Is It Aggression?: Perceptions of and Motivations for Passive and Psychological Aggression: Deborah South Richardson and Georgina S. Hammock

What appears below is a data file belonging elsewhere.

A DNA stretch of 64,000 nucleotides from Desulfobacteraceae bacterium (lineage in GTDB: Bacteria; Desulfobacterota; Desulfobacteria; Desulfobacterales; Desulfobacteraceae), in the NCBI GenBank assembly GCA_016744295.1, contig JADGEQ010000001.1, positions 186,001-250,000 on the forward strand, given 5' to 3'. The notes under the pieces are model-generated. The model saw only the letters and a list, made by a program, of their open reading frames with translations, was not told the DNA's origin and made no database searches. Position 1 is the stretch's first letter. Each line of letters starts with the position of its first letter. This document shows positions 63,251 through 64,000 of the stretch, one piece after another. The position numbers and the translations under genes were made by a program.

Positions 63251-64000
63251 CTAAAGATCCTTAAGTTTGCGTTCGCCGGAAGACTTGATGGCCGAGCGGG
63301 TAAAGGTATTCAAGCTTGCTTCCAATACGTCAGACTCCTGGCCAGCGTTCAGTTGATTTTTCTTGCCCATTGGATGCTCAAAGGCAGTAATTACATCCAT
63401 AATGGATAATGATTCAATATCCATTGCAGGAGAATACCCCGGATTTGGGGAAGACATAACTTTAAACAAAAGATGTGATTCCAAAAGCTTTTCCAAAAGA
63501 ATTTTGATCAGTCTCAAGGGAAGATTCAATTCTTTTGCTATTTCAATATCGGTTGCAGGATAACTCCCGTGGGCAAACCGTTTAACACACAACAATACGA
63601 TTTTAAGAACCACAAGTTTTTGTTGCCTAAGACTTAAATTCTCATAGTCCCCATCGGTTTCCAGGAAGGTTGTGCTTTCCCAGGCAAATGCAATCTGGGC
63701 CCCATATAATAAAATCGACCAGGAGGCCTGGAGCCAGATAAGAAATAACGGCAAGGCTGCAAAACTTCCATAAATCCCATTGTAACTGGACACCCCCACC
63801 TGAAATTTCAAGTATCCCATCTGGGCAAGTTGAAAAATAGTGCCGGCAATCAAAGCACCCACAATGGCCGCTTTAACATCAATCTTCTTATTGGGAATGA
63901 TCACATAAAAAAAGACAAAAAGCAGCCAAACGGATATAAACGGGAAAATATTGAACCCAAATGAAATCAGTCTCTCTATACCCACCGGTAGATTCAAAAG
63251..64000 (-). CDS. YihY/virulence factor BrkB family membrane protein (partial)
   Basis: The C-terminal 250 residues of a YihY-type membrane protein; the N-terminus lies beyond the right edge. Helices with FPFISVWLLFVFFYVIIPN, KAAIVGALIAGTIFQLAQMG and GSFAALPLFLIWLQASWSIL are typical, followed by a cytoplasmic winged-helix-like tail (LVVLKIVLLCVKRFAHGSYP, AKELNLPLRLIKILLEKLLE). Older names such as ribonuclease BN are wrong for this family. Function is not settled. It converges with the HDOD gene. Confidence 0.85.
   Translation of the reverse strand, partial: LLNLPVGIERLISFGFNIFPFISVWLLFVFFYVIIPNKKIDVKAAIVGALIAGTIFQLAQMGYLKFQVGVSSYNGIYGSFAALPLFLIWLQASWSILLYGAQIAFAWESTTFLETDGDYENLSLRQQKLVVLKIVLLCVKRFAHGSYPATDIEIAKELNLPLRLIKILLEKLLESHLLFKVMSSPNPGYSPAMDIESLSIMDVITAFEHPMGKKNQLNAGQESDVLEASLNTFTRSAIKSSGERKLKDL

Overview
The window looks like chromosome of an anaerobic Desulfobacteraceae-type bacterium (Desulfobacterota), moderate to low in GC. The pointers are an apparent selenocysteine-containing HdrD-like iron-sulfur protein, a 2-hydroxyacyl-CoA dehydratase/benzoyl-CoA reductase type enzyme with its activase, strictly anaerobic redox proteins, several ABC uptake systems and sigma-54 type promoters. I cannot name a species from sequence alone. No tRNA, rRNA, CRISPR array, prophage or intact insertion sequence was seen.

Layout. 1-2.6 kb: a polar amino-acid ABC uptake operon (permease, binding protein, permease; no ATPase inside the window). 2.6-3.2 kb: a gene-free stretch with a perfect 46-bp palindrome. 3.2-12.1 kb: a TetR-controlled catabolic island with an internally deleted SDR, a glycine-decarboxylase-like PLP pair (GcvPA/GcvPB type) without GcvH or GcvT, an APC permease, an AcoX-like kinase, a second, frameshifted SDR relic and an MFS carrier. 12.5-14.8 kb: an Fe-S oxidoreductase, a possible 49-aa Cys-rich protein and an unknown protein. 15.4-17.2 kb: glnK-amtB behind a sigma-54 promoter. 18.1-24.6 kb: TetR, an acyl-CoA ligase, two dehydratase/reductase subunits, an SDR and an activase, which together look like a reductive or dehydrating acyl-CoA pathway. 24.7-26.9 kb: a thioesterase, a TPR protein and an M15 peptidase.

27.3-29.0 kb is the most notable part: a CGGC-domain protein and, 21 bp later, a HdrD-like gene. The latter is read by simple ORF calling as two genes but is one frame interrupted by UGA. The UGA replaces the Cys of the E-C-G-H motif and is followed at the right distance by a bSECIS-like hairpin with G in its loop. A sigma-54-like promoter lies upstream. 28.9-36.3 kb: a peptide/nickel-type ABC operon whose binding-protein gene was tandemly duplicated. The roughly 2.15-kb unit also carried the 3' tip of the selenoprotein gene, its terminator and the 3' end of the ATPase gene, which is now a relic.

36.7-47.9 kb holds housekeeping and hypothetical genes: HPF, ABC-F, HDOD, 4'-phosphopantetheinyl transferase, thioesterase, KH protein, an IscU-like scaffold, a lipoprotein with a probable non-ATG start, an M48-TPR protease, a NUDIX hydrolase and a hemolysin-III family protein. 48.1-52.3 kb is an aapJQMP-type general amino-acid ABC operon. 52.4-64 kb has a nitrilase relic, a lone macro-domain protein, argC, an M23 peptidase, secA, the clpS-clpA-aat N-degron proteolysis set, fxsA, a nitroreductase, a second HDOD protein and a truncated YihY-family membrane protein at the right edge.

T his chapter reviews programs of research on correlates and perceptions of “everyday” forms of aggression that often are not considered in tradi-tional aggression research. These studies reveal that everyday passive and psychological aggression are often motivated by intentions other than the intention to cause harm (e.g., inducing guilt), although the effect is to harm the target. Similarly, comparison of perceptions of psychological and physical aggression reveal that psychological aggression, which is de–ned in terms of harming an individual’s self-regard, may be perceived as less damaging than physical aggression, although the potential for long-term harm is greater (e.g., Follingstad, Rutledge, Berg, Hause, & Polek, 1990).